There are a number of points to note. Firstly, the effects of different literacy interventions were highly variable and the headline figure masks that. Presumably, some of these literacy interventions were based upon whole-language principles and so this is not entirely surprising. Secondly, although the authors couldn’t find much consistent evidence for programs that improved students social skills and self-regulation, they noted that there was no significant difference between whole-child and skills specific programs on these measures. So skills specific programs deliver academic gains without causing social harm:

“By devoting time and attention to academic skills, it might be feared that skill-focused curricula would preclude full development of children’s socioemotional capacities. But for the most part, such curricula generate impacts only in the developmental domain they target, such as math curricula affecting math skills, but not literacy or socioemotional skills. Importantly, developmentally appropriate skills-focused curricula do not appear to generate negative impacts on children’s development in socioemotional domains.”

Whole-child curricula are widespread and yet appear to be no more effective than the kinds of curricula that centres are able to develop on their own. This seems like a triumph of ideology over evidence. If we want to better prepare children to start school – particularly children from disadvantaged backgrounds – then we would do well to teach them something.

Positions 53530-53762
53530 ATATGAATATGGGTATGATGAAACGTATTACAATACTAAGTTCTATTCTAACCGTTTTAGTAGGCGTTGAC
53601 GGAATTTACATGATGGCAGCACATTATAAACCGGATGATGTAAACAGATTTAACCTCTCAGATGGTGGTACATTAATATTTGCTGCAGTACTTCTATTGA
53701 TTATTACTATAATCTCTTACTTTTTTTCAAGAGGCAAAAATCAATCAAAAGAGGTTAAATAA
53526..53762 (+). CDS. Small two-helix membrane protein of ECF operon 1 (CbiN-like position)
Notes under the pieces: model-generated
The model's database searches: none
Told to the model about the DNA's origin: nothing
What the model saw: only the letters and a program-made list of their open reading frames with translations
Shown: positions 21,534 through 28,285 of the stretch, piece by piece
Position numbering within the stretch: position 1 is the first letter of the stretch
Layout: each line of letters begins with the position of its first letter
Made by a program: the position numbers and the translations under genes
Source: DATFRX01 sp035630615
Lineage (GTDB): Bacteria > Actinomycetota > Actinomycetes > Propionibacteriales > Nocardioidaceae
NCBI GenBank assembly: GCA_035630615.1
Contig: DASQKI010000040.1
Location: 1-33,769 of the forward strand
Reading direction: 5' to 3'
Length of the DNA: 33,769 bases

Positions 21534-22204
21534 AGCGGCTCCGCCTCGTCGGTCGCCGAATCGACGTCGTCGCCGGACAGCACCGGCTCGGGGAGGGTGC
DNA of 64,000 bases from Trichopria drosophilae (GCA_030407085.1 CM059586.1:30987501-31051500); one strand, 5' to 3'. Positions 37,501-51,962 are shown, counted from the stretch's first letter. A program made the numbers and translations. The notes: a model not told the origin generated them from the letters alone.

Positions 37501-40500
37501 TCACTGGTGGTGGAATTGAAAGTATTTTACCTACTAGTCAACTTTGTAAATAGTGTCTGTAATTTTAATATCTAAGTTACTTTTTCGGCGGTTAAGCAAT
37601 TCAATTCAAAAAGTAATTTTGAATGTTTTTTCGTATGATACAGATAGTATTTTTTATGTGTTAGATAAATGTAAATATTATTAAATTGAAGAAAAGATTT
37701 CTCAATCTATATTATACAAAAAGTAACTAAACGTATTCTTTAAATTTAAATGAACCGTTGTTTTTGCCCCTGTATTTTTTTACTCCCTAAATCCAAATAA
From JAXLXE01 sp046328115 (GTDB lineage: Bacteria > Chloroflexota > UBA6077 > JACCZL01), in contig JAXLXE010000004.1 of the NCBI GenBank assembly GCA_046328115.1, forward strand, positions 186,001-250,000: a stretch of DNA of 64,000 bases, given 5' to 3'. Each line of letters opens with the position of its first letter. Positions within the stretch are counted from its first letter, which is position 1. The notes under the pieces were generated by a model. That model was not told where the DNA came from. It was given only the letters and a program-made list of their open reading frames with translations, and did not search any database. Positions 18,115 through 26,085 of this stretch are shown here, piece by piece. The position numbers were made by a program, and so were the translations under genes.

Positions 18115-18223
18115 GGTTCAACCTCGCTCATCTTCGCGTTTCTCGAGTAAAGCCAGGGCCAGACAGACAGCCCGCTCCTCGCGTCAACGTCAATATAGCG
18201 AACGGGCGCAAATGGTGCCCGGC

*On a technical note, some of you might be aware that we are looking at ‘effect sizes’ here and that they can be controversial. In my view, they are far more valid in a meta-analysis of this kind because you are a) comparing apples with applies i.e. curricula with curricula and b) the data for all the studies comes from precisely the same age range.


5 Comments on “The preschool myth that is holding children back”

  1. Thanks, Greg. This is certainly very relevant in England where practitioners have had mixed messages about the ideology for their provision in the early years for a considerable time.

    Powerful early years advisors were not happy when whole-class systematic synthetic phonics teaching was formally introduced, or expected, for Reception children particularly through the introduction of ‘Letters and Sounds’ (DfES, 2007). Generally speaking, ‘phases 2 to 4’ (introduction of a basic or simple alphabetic code – mainly one spelling for the 44 sounds) are associated with the Reception-aged children through explicit whole-class teaching. So, I’ve posted this thread via both the Parents Forum and the General Forum at the International Foundation for Effective Reading Instruction:

  2. howardat58 says:

    In Denmark kids start school at 7 and learn to read in 3 months.

  3. […] The preschool myth that is holding children back → […]